While dining with his sobriety coach at Elements, an Arizona luxury restaurant, on January 9, the infamous Hollywood producer Harvey Weinstein was slapped by a patron. Weinstein was approached by a pair of men sitting adjacent to his table.

One of these men, known only as “Steve” explained that he’d requested a picture from Weinstein after confessing his love of cinema. Steve’s story indicates that Weinstein grew hostile and refused the offer. Conversely, Elements’ manager remarked that Weinstein maintained a kind temper and had merely told Steve that he was not interested in taking a photo.

Steve asked his friend to record the interaction with Weinstein and decided to ask the mogul for a photo once Weinstein chose to rise from his table, recorded happening around 9 p.m., in order to leave the establishment. The video showed a self-admittedly drunk Steve moving into close range with Weinstein and delivering two slaps to the man’s face while berating Weinstein for the countless allegations of abuse reported by female actors who worked with him.

In addition to a massive loss of good will among Hollywood, the October 2017 abuse scandal caused Weinstein to be fired from “The Weinstein Company,” the film studio he founded with brother Bob Weinstein; ejected from the Academy of Motion Picture Arts and Sciences; suspended from the British Academy of Film and Television Arts; resigned from the Directors’ Guild of America and his second wife, Georgina Chapman, chose to separate after a decade of marriage. Over 60 women have come forth with allegations that Harvey Weinstein had made sexual advances against them. Weinstein has fervently denied any and all allegations of sexual activities being without consent.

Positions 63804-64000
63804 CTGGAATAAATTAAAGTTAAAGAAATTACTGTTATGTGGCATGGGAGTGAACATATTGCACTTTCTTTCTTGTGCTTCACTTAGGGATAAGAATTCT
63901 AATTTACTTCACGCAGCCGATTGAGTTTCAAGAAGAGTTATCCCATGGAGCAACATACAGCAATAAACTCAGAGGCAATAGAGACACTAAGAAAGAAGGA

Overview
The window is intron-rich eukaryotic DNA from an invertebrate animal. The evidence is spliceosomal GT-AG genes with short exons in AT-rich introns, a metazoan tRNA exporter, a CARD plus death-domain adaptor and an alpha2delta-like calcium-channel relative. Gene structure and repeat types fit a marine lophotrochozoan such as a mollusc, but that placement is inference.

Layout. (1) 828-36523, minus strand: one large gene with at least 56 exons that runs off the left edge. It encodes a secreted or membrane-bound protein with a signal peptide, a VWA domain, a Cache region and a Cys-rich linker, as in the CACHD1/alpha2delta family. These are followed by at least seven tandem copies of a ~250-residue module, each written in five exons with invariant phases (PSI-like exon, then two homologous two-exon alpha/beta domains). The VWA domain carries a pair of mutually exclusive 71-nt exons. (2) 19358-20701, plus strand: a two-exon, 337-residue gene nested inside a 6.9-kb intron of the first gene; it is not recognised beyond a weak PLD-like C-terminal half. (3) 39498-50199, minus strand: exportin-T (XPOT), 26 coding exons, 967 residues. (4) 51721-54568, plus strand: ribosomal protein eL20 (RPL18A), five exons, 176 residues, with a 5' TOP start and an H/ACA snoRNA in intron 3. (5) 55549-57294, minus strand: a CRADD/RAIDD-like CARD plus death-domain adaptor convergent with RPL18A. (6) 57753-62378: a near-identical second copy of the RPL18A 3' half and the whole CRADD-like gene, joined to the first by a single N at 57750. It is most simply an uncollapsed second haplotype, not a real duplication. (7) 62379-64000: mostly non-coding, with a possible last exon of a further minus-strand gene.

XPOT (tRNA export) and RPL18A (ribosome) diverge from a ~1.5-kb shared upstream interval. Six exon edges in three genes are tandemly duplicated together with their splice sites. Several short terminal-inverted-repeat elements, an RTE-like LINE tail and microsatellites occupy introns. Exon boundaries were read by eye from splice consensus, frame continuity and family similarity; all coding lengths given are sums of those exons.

In addition to The Weinstein Company, Harvey and Bob Weinstein were jointly responsible for Miramax Films. The allegations against Weinstein have directly inspired two elements in popular culture; “#MeToo” is a social media tag that abused women have rallied behind to show solidarity and the “Weinstein effect” is a expression used to describe the circumstance by which powerful men continue to remain powerful even after people come forth with allegations of criminal, immoral or unethical behavior. As a testament to Weinstein’s influence as a producer, his name came up in gratitude or praise 34 times in the 50 years of acceptance speeches given during the Academy Awards; a figure that makes him just as prominent as God and second only to Spielberg.